Some years ago I had the great good fortune of a month’s residency at Yaddo, the artists’ retreat in Upstate New York. The memory is with me now as I finally finish, after twenty years, work that was begun there. The process was interrupted when I left Yaddo and did some museum-ing and family visiting. The vision I was working with was lost. It took this long to feel ready to go back to these paintings and feel confident that I would be able to finish what I started without turning them into something entirely different.
I did take the largest of those works to a very satisfying resolution a couple of years ago — but it became who I am now with no respect for the vision that originally gave rise it. And that was okay because it wasn’t really very far along and not much was lost. As a matter of fact, it had gotten itself painted into a corner and I was happy to make it into something totally different.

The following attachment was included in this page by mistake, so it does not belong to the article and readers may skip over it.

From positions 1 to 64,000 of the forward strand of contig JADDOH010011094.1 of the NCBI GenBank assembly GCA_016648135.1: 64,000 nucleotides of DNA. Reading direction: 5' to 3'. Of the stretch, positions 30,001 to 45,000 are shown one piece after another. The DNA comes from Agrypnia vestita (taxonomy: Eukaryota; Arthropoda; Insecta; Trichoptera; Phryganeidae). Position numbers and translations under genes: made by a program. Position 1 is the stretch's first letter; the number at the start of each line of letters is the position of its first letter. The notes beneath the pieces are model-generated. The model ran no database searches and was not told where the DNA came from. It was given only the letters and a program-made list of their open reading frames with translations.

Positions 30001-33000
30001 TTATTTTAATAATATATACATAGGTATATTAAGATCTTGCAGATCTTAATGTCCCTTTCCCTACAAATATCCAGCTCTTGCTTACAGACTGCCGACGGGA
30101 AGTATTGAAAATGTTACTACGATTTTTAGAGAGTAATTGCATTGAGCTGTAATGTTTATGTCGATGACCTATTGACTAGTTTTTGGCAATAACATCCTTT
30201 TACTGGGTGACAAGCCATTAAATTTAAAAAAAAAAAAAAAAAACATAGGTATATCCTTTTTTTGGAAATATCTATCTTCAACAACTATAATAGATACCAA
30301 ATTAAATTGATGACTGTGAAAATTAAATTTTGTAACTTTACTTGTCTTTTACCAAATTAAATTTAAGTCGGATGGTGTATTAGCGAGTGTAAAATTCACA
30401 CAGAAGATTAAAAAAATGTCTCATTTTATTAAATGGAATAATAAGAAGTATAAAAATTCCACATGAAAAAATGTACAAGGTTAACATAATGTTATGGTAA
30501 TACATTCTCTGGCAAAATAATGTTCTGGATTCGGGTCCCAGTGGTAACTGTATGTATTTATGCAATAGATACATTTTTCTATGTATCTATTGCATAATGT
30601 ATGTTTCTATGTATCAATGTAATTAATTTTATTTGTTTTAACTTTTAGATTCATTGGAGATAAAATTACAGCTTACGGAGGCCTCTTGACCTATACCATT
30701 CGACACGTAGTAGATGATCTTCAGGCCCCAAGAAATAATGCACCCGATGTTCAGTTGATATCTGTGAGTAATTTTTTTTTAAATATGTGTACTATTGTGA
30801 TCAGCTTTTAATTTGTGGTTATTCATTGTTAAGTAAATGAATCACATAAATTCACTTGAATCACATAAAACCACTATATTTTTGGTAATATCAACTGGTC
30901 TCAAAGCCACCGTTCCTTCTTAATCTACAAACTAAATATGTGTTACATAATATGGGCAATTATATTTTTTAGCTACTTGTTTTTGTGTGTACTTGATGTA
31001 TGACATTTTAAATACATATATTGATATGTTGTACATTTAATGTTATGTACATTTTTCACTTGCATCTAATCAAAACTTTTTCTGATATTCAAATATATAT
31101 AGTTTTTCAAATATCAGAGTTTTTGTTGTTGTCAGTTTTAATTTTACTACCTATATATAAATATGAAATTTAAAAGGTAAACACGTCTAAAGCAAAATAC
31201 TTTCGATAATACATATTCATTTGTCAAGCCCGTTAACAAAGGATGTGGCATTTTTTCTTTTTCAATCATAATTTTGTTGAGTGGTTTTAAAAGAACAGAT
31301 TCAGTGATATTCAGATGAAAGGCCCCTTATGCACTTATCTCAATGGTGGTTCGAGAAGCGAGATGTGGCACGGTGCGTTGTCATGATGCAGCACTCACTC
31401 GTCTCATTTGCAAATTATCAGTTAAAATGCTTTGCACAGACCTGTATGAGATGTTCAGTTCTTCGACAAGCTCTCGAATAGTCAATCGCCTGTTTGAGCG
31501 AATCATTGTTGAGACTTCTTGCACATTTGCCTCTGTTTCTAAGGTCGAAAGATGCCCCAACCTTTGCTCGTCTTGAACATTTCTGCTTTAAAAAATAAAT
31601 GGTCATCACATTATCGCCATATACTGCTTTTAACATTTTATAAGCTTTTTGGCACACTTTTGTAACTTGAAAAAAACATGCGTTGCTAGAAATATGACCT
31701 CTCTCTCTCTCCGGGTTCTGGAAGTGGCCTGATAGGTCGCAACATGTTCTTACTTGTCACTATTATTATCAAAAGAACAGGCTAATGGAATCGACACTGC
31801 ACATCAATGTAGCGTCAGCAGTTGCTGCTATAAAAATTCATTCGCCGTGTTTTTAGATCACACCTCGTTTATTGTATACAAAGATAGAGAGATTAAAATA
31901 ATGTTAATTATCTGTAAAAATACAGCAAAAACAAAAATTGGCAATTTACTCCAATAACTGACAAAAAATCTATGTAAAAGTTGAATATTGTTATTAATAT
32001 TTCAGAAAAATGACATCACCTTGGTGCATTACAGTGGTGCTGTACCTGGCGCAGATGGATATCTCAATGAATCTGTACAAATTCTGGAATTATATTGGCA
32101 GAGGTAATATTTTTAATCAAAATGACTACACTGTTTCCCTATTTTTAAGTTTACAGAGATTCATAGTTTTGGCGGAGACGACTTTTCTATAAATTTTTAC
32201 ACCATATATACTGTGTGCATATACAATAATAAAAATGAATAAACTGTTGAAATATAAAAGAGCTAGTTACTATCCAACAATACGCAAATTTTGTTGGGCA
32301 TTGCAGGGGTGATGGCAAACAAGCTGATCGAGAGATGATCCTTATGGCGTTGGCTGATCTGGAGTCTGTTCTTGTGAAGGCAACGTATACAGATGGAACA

The other, somewhat smaller works, were a different story. They were pretty close to being what they could be and at the same time some distance from complete. I needed to respect what I had there because I liked them so much. What I had to deal with was that in the intervening years I had learned and changed. But I guess there is something within us that in spite of growth and learning remains a constant, solid core. I wanted to respect what they were and bring them to their full promise. I have now given them my all and they are complete. I will wait a few days and then hang them in my studio and look them over. I am a harsh and demanding critic and I usually ask of myself something more than I am capable of. But I will be gentle with these works as they are from somebody I used to be and I am kind of attached to her.
The image at the top of this post is the Yaddo studio where composer Aaron Copland worked during his residency. The image below is of the studio I was in during my stay with some beginnings on the wall.